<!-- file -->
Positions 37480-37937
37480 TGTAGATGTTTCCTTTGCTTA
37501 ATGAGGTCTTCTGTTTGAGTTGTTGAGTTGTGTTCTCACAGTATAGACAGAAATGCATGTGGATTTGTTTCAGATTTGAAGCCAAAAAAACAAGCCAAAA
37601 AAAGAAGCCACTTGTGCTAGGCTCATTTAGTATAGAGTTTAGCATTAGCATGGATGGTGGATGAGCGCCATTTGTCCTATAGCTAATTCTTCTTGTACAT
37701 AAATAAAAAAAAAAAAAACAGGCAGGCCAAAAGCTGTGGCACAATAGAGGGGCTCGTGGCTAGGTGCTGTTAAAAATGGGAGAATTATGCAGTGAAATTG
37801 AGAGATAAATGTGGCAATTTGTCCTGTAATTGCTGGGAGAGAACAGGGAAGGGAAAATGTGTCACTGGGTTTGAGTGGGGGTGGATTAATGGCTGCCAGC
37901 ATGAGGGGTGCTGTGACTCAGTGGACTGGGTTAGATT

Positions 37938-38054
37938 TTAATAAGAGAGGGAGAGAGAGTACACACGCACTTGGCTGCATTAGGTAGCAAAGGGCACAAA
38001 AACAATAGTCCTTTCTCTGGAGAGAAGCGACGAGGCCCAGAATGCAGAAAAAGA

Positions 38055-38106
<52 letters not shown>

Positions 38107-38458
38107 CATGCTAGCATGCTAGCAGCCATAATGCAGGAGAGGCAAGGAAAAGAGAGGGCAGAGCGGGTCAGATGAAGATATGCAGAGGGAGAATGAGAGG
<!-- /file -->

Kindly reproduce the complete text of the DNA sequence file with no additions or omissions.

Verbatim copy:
Positions 37480-37937
37480 TGTAGATGTTTCCTTTGCTTA
37501 ATGAGGTCTTCTGTTTGAGTTGTTGAGTTGTGTTCTCACAGTATAGACAGAAATGCATGTGGATTTGTTTCAGATTTGAAGCCAAAAAAACAAGCCAAAA
37601 AAAGAAGCCACTTGTGCTAGGCTCATTTAGTATAGAGTTTAGCATTAGCATGGATGGTGGATGAGCGCCATTTGTCCTATAGCTAATTCTTCTTGTACAT
37701 AAATAAAAAAAAAAAAAACAGGCAGGCCAAAAGCTGTGGCACAATAGAGGGGCTCGTGGCTAGGTGCTGTTAAAAATGGGAGAATTATGCAGTGAAATTG
37801 AGAGATAAATGTGGCAATTTGTCCTGTAATTGCTGGGAGAGAACAGGGAAGGGAAAATGTGTCACTGGGTTTGAGTGGGGGTGGATTAATGGCTGCCAGC
37901 ATGAGGGGTGCTGTGACTCAGTGGACTGGGTTAGATT

Positions 37938-38054
37938 TTAATAAGAGAGGGAGAGAGAGTACACACGCACTTGGCTGCATTAGGTAGCAAAGGGCACAAA
38001 AACAATAGTCCTTTCTCTGGAGAGAAGCGACGAGGCCCAGAATGCAGAAAAAGA

Positions 38055-38106
<52 letters not shown>

Positions 38107-38458
38107 CATGCTAGCATGCTAGCAGCCATAATGCAGGAGAGGCAAGGAAAAGAGAGGGCAGAGCGGGTCAGATGAAGATATGCAGAGGGAGAATGAGAGG